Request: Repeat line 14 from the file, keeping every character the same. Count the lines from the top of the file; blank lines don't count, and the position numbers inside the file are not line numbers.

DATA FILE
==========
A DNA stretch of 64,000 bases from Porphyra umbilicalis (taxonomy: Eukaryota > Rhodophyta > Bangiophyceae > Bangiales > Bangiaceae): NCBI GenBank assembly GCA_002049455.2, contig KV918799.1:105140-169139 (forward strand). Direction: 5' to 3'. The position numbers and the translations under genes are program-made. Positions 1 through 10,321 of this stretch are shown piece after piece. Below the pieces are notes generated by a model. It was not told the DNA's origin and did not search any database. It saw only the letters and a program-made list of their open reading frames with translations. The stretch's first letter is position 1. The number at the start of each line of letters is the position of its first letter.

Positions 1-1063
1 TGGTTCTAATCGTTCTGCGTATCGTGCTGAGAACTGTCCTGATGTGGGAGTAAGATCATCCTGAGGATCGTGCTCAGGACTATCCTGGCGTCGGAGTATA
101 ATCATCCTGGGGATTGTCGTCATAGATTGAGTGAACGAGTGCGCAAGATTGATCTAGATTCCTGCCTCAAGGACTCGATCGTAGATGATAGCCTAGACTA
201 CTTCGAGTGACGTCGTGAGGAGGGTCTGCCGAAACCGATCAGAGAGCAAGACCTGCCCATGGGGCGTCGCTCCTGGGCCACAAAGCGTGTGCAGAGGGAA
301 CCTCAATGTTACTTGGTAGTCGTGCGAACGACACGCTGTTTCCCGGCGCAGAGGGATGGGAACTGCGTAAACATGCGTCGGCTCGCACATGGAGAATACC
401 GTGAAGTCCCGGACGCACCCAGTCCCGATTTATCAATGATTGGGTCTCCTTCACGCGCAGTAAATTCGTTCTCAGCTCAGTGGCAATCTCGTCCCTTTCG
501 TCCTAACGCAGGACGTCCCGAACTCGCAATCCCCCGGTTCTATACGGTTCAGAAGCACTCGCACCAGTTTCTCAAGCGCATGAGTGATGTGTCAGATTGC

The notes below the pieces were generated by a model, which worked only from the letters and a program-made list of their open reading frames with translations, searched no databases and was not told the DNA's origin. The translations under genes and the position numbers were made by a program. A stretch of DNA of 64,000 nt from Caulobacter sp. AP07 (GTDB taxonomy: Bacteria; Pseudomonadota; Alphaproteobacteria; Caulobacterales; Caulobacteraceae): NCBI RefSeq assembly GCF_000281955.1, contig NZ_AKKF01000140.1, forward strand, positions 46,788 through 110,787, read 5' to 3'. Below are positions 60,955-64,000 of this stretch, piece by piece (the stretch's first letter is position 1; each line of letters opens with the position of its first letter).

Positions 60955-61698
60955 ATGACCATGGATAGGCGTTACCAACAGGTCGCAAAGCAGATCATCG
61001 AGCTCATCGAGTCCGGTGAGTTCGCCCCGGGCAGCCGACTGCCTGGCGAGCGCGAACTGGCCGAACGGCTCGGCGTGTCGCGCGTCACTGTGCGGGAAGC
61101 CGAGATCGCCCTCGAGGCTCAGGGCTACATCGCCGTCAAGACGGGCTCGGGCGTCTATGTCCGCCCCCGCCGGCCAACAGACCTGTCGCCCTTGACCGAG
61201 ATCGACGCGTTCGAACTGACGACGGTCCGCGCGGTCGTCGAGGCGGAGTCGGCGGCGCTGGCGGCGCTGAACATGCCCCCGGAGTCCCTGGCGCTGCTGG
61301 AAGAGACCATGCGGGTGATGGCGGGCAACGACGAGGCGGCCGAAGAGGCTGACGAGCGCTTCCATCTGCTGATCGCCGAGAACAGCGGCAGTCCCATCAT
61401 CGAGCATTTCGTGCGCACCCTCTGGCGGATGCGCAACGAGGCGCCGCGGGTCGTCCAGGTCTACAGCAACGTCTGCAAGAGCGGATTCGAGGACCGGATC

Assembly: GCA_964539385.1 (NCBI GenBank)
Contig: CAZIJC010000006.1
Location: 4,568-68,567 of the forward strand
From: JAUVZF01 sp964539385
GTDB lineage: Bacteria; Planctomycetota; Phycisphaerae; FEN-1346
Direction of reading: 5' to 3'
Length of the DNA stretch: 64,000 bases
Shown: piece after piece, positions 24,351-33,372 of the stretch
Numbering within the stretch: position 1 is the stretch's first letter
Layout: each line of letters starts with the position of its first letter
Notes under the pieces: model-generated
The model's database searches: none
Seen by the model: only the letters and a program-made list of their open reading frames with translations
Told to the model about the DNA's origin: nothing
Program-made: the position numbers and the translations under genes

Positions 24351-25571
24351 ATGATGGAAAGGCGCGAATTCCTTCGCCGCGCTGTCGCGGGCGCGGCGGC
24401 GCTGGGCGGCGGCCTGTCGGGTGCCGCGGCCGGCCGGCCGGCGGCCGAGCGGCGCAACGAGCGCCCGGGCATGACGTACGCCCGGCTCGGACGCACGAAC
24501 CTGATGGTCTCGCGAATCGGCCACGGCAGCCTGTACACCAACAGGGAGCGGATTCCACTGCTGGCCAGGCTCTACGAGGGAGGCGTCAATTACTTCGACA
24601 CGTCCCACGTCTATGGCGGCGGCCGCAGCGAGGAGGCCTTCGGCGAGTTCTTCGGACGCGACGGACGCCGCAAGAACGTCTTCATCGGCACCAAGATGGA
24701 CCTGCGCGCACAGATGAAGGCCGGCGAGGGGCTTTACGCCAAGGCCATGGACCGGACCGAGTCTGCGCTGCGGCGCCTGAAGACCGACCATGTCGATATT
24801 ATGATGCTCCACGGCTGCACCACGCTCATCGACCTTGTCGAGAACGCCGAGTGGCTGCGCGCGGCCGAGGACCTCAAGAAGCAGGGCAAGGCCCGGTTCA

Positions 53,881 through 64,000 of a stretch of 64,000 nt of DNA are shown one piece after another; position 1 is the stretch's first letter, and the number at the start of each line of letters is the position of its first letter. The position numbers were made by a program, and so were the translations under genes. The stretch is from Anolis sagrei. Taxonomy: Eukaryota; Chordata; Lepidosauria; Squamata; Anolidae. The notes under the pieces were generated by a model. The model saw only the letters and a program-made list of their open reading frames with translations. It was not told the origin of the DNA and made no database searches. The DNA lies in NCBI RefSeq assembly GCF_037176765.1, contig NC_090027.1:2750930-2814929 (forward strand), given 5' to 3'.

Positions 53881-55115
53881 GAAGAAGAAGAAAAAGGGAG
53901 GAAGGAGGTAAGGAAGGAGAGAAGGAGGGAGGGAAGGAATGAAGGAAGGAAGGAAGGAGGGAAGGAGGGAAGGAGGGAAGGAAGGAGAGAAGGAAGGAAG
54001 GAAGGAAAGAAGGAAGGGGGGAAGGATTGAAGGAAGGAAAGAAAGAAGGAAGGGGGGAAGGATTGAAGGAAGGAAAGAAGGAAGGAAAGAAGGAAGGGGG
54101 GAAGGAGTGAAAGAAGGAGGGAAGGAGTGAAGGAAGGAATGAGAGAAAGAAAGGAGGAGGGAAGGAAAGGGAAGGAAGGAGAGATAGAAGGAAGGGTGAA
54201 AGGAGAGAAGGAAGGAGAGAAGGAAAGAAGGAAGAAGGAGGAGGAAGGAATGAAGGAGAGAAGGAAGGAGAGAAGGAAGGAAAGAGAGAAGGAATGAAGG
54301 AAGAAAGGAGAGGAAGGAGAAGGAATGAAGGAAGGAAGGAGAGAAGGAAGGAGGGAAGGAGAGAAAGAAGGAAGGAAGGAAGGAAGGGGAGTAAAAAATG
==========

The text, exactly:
61201 ATCGACGCGTTCGAACTGACGACGGTCCGCGCGGTCGTCGAGGCGGAGTCGGCGGCGCTGGCGGCGCTGAACATGCCCCCGGAGTCCCTGGCGCTGCTGG